Elmer the Alchemist

28 Feb

Enric grunted as he lifted the massive basket of herbs.  The heavy load made his back ache, and he had to struggle to keep it upright. “Master Elmer!  Hold the door please!” he begged as he approached.  From the doorway, Enric’s youthful looking, long haired master looked up.  He smiled and held the door open.  His wide sleeves hung from his slender arms, and made the man look almost frail.

“I told you to only fill it halfway, Enric.” he scolded gently.

“I didn’t want to make more trips than one.  You’re going to teach me that pain-killing potion today, aren’t you?  I  want to start learning it fast!” Enric grinned broadly. “I might even need to use it!” He laughed.

Elmer covered his mouth and began to laugh as well. “Clean up once you’re done.  I won’t teach a boy with a dirty face.”

Enric stuck his tongue out and grunted as he set the stuffed basket down.  Dust shot up from inside the basket, and he wrinkled his nose, then sneezed.  He wiped his nose on his sleeve. “Yeah, yeah.  Calm down, Master.  I just got out of the forest!”

“Get a new shirt on, too.  We don’t have snotty sleeves when we work.” He shook his head and walked into his small, cozy log house and began to prepare for the lesson.  Prepared vials and a small pot seemed to appear out of thin air near the fireplace as Elmer prepared for his student’s lesson.  After a few moments, he paused and looked at the pot.  It was starting to show signs of wear, and needed to be replaced soon with something that did not crack so easily.  A slender, soft finger slowly trailed the crack.  It was a legacy of the first lesson with Enric.

Fond memories flooded his mind.  Enric came to his door one day claiming to be a professional medicine maker.  At the time, Elmer had the remains of a cold, and let him in, in hopes that the boy’s youth was deceptive.  Elmer felt incredibly lazy then, and his cough prevented his sleep.

The boy demanded a pot.  He was missing some teeth to the aging process of every child, and once in the light, Elmer discovered how grimy the boy was and demanded he bathe first.  The boy bathed in a small, clear river behind the old alchemist’s home, and re-entered, partially-dressed in his grimy clothes.  Elmer stripped him and gave the boy one of his own old tunics and a rope belt.

When the child finally got down to business, he demanded a hundred gold coins for his services, but Elmer deftly bargained him down to keeping the clothes and then getting some silver coins, because a hundred gold crowns would be very heavy, after all.  The boy haphazardly tossed some leaves, sticks, and dirt into the provided pot, then threw some water in after it was very hot.  Stinking smoke and hot steam filled the room and sent Enric fleeing right into Elmer’s leg as the man held the door open.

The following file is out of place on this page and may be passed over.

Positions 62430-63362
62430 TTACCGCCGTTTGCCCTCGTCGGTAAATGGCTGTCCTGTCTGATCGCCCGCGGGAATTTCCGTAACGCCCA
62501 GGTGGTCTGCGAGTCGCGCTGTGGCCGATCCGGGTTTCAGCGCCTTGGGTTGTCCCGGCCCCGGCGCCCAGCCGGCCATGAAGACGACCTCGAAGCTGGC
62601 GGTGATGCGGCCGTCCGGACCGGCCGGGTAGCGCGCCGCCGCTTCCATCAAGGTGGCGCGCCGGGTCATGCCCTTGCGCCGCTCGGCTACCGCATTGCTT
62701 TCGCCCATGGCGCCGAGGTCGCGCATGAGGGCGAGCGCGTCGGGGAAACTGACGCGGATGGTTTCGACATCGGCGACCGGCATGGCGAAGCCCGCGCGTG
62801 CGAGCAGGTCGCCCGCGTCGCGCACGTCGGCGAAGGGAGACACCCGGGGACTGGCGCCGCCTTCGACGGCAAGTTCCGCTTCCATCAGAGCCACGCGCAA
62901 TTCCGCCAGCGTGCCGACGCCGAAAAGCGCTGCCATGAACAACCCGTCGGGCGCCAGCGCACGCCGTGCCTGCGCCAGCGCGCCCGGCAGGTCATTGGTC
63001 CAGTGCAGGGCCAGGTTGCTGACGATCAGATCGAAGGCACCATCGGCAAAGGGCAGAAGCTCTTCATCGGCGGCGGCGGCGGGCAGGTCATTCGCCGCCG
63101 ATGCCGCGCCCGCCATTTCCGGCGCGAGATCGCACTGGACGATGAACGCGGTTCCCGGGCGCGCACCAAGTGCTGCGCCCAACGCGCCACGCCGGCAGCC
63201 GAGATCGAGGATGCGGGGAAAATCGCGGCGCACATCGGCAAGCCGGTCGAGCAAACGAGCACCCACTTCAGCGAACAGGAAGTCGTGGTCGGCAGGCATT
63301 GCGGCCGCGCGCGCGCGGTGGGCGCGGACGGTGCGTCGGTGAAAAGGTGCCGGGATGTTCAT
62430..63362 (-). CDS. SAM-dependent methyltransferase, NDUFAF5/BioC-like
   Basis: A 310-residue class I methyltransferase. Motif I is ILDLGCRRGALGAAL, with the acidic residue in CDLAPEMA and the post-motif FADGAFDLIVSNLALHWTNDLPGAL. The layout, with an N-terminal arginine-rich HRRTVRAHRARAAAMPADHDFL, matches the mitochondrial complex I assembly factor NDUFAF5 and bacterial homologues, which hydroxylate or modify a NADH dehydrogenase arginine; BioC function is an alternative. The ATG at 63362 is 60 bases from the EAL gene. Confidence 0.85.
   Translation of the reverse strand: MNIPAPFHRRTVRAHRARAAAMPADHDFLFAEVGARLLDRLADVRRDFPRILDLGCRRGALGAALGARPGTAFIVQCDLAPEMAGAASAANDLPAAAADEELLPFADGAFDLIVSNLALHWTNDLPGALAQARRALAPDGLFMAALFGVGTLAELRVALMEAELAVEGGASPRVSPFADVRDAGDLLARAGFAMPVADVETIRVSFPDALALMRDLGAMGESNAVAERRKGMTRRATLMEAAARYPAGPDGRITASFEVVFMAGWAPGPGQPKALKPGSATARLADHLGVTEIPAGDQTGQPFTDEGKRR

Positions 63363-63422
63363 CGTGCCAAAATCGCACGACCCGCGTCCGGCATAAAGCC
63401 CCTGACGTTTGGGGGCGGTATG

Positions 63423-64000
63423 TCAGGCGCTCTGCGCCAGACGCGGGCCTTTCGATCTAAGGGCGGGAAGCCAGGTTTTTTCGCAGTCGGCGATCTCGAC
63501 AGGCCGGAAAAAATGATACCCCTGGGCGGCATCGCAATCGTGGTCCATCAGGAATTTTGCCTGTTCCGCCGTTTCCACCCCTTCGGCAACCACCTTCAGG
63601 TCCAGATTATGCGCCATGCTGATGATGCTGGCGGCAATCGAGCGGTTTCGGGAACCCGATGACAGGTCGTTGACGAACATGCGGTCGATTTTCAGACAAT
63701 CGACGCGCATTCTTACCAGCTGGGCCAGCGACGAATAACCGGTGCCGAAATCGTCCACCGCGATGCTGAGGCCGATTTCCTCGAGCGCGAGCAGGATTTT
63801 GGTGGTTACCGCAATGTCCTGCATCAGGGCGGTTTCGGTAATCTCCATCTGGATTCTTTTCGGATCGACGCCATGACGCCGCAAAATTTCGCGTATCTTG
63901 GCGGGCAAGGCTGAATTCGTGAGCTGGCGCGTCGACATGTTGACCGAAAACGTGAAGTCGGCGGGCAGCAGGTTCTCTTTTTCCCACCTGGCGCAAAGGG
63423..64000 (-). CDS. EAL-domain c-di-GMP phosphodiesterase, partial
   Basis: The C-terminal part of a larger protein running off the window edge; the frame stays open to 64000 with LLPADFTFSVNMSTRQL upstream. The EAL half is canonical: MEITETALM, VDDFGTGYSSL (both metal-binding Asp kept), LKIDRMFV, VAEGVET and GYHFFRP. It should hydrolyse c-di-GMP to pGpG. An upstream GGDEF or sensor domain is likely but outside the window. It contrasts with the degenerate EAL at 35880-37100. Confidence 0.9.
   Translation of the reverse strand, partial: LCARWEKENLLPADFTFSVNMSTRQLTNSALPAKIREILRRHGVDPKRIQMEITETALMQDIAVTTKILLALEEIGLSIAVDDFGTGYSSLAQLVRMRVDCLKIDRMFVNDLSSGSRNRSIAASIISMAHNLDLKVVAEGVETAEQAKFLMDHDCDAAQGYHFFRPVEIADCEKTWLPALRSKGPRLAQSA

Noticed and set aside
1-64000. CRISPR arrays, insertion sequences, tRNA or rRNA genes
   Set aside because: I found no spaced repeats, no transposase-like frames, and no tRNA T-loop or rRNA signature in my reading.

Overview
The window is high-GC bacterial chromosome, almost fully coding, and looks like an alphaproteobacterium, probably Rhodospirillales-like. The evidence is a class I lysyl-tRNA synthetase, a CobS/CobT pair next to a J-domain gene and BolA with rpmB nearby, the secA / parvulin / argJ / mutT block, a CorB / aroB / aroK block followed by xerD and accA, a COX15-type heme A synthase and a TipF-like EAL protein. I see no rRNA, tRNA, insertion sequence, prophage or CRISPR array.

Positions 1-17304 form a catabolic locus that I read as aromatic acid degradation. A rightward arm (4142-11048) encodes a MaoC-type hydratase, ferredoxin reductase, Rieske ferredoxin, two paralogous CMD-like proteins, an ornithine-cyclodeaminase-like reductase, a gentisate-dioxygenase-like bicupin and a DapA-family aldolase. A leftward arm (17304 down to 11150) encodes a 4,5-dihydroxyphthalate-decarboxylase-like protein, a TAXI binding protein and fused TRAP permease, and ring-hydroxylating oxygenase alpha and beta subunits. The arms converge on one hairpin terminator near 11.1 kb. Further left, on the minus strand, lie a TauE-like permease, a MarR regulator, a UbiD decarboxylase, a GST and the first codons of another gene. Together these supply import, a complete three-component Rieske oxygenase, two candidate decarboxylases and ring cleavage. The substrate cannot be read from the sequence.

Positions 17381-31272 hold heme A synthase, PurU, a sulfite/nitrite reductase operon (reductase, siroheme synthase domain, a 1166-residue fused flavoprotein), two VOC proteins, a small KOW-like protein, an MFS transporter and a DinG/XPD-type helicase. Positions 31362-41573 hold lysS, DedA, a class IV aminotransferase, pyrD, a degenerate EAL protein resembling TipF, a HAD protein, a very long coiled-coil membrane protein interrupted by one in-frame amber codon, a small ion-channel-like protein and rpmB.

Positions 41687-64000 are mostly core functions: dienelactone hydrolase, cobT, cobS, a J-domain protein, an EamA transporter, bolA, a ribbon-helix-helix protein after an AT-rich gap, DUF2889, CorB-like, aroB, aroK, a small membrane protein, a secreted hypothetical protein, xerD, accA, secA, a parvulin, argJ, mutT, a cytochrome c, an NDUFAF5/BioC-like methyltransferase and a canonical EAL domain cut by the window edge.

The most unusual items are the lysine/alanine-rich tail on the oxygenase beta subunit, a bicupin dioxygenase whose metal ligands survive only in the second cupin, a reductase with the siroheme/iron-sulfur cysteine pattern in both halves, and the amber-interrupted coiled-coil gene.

“Really, you’re hopeless.” Elmer murmured as Enric dragged the entire basket over to where the assembled equipment waited. “I told you before, you need seven avia leaves, fourteen plump nornor berries, water, some of the salt in the kitchen, and two well-burnt sticks the size of a woman’s forearm.  I’ve told you time and time again that you need specific ingredients.  Need I remind you of the last time you mixed haphazardly?” His tone and smile were gentle as he pointed to the prominent crack in the iron of his pot.

Enric blushed and turned away. “I have all of it but the water and salt.  Give me some credit.  I just brought it over here so we can sort it more easily later when we’re watching the pot…” He scowled and pouted, and Elmer laughed.

“I’m sorry.  I thought you were going to try to make more potion than we had jars for again.”

“I only make the same mistake once… twice if it’s hard to remember… three times if it’s fun.” He shot his teacher a grin, and the man laughed.

“Sit down and shush.  I’ll show you how to prepare.  You have your pestle, right?”

As the two began their lesson, Elmer lost himself to that ever-present urge to daydream and reflect.  He smiled as he went over every lesson with the boy since he officially took him under his wing, a good six months after the boy began to come over for lessons every day.  Now, the boy lived with him.  It was better than the church alley, where the child had once begged for scraps and pennies.

The church.  His thoughts darkened.  The church still sought his head, even if he did nothing harmful.  Perhaps, though, that was precisely why they hunted him.  He did more good than they did.  They took donations and only gave a tenth to those in need, while the rest was used to buy solid gold candle sticks and other useless things.

Meanwhile, he made and gave potions for free to those in need.  The sick became well under his care, rather than that of the church.

He wondered how they would react to his taking an apprentice.

Not well, he was certain.  He pondered moving to avoid their wrath, but he’d never lived anywhere else in his life. He looked at Enric for a few long moments, then returned to the lesson and his thoughts.

The church was a problem for another day.  Today, his biggest concern was making sure his home wasn’t destroyed by his clumsy student.

A week later, the pair loaded a newly-bought cart with their belongings and hitched their donkey up.  Enric finished packing first, and helped Elmer with his things. “That’s everything.  You go ahead, Enric.  I’ll catch up.  I want to see to a few final things first.”

As Enric rode away with all of Elmer’s belongings, the master turned to look once more at his home.  He felt a twinge of remorse before he turned to join Enric, a sense of unease deep in his gut.

1 Comment

Posted by on February 28, 2013 in Semihistorical Fiction


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